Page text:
Perhaps more important than the Wagoneer's towing and trail-friendly mechanicals were its creature comforts. By the time the Super Wagoneer appeared on the scene towards the end of its first decade (pictured above), the SUV was offering power assists and accessories more commonly found in near-luxury passenger cars. GM, Ford, and Chrysler were only just starting to wake up to the profit potential of trucks aspiring beyond their agricultural station, which gave Jeep a significant head start in attracting buyers unwilling to tolerate a rock-hard ride in a rattling tin can. Fellow SUV pioneer International-Harvester never made this pivot, by the way.

When Kenosha-based AMC fully acquired the Jeep brand in 1970, it was able to turn its production acumen towards further refinement of the Wagoneer's wares. Recognizing the timeless nature of the SUV's design, or perhaps simply operating on a shoestring budget, the automaker would swap taillights and grilles every few years but leave the vehicle's sheetmetal largely untouched.

By 1972, however, AMC started installing one of two motors that would come to define the full-size Jeep for the remainder of its lifecycle: A 5.9-liter V-8 good for between 140 and 200 horsepower and 280 lb-ft of torque (depending on the emissions regulations of the day), and a 4.2-liter straight-six that pumped out 110 horses and 210 lb-ft of twist. A slightly-larger 6.6-liter mill was also available on and off throughout most of the '70s, alongside a smaller 200-hp 5.0-liter V-8 in the pickup, which dropped the Gladiator nomenclature in favor of the J-Series badge.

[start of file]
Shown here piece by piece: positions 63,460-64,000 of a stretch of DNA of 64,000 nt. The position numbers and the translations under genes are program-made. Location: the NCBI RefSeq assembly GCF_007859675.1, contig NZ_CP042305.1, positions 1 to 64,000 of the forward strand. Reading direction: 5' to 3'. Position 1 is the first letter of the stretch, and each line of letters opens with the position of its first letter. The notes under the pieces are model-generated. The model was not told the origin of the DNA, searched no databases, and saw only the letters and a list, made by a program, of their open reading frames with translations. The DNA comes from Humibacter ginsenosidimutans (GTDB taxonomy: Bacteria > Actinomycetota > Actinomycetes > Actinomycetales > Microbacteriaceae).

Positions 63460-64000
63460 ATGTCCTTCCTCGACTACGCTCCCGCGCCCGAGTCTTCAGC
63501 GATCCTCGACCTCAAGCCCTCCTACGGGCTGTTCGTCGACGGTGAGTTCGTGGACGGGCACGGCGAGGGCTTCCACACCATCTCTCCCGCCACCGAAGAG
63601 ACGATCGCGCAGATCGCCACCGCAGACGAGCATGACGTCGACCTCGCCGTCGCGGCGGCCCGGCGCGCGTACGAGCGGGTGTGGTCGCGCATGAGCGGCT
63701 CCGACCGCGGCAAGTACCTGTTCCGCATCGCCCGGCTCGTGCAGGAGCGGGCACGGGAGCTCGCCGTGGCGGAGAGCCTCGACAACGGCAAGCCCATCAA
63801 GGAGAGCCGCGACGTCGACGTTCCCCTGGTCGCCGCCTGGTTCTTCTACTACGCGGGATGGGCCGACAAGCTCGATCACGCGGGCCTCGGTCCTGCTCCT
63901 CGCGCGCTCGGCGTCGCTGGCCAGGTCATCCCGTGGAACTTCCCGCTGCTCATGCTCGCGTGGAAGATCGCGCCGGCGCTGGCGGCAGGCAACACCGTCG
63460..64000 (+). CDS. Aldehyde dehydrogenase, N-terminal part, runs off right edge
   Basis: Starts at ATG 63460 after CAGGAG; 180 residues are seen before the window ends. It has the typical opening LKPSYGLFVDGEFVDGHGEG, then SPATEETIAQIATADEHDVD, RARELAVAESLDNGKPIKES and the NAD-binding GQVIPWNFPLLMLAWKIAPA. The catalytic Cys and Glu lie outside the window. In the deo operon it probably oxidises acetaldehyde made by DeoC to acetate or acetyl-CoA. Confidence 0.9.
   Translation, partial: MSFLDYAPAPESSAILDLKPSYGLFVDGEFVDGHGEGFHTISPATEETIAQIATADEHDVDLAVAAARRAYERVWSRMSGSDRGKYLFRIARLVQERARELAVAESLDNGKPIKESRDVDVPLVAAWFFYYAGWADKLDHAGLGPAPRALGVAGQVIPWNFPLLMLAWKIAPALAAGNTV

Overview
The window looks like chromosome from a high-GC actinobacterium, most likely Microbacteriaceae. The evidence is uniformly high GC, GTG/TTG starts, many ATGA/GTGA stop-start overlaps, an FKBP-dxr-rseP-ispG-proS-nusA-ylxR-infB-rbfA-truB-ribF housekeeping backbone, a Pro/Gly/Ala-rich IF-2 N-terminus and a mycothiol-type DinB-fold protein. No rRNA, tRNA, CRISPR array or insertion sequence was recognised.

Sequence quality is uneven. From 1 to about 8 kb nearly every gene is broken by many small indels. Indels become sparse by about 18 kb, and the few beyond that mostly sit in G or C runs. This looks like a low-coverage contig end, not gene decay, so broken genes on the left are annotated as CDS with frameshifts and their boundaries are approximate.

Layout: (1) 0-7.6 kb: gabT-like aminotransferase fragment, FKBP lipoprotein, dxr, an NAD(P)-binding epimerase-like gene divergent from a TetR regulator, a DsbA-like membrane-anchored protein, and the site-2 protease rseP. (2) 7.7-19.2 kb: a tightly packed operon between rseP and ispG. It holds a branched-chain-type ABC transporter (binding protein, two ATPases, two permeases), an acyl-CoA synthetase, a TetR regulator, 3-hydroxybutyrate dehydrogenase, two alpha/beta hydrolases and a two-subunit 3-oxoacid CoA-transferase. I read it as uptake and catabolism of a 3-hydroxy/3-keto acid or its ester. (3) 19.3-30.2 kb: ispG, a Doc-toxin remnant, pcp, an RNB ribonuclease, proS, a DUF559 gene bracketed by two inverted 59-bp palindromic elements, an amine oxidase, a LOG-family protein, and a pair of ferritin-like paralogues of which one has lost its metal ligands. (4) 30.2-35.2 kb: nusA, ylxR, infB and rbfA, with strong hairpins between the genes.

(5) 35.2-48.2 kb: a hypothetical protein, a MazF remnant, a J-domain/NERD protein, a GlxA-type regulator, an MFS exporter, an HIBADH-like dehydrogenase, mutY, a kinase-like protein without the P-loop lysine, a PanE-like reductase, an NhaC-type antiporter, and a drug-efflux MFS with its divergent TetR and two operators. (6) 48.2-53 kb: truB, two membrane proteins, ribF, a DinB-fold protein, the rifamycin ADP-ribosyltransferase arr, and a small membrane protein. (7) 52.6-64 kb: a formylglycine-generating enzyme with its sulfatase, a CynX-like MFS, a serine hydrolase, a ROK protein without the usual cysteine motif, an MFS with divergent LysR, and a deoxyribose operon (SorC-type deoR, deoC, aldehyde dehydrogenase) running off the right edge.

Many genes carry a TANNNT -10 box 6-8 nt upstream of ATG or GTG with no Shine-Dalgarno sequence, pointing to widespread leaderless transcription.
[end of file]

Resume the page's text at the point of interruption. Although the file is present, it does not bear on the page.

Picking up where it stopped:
AMC also reinstated the two-door edition of the SJ platform by way of the Cherokee model, which eventually graduated from Quadra-Trac four-wheel drive to a more advanced Selec-Trac setup, and which could be had in both narrow and wide-body (flared-fender) looks. Confusingly, a four-door Cherokee was also eventually brought to market alongside the four-door-only Wagoneer, before the former model was discontinued entirely in 1983.

1980-1991: Significant Impact

AMC was in a shambles in the early 1980s. The company had formed a desperate alliance with Renault, and was counting on a new Jeep—the smaller, unibody XJ Cherokee—to save its bacon. Still, it kept the FSJ in the mix, continuing to sell J-Series trucks and pushing the four-door further and further upmarket until only a loaded model, christened the Grand Wagoneer for 1984, was available.

The Grand Wagoneer would be the SJ platform's swan song, outlasting the pickups (which were canceled in 1988) and bolstering the woodgrain-sided Jeep's legend. A generation would grow up with the Grand Wag seared into its consciousness thanks to rides in the comfy cruiser's rear seat or by spotting one dropping classmates at school or barreling down highways on family road trips. Essentially mono-spec with only a few options, the Grand Wagoneer's popularity among the East Coast jet set would be enough to keep production lines humming past Chrysler's purchase of Jeep in 1987, all the way until creeping safety and efficiency regulations would cancel it for good after 1991.

The full-size Jeep platform's legacy is extensive. In addition to proving that the general public would pay a premium for modern luxuries in non-cars, even those with an older design, the big SUVs and trucks helped keep Jeep (and its various suitors) afloat during some pretty lean years. The earlier models proved that buyers were increasingly enamored by adventurous vehicles—so long as those vehicles could be comfortably driven to and from work most of the time. Near the end, the Grand Wagoneer proved the linchpin of the premium SUV movement that would accelerate throughout the 1990s, culminating with ever-more-luxurious Range Rovers and the original Cadillac Escalade. So, the next time you stare at some hulking modern SUV, possibly even Jeep's impending Grand Wagoneer redux, and wonder "how did we get here," you can thank the FSJ.